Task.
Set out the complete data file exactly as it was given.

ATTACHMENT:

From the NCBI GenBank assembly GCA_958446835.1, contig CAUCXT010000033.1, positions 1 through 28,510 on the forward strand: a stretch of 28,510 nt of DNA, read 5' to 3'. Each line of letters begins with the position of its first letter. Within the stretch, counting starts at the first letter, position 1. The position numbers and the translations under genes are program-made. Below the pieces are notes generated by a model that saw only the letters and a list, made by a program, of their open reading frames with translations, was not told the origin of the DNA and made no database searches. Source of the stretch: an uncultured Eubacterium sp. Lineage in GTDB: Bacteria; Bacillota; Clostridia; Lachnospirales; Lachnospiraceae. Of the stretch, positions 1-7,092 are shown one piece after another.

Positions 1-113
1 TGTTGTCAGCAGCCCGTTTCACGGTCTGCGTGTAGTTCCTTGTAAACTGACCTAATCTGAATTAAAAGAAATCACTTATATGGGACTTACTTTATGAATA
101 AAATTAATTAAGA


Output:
From the NCBI GenBank assembly GCA_958446835.1, contig CAUCXT010000033.1, positions 1 through 28,510 on the forward strand: a stretch of 28,510 nt of DNA, read 5' to 3'. Each line of letters begins with the position of its first letter. Within the stretch, counting starts at the first letter, position 1. The position numbers and the translations under genes are program-made. Below the pieces are notes generated by a model that saw only the letters and a list, made by a program, of their open reading frames with translations, was not told the origin of the DNA and made no database searches. Source of the stretch: an uncultured Eubacterium sp. Lineage in GTDB: Bacteria; Bacillota; Clostridia; Lachnospirales; Lachnospiraceae. Of the stretch, positions 1-7,092 are shown one piece after another.

Positions 1-113
1 TGTTGTCAGCAGCCCGTTTCACGGTCTGCGTGTAGTTCCTTGTAAACTGACCTAATCTGAATTAAAAGAAATCACTTATATGGGACTTACTTTATGAATA
101 AAATTAATTAAGA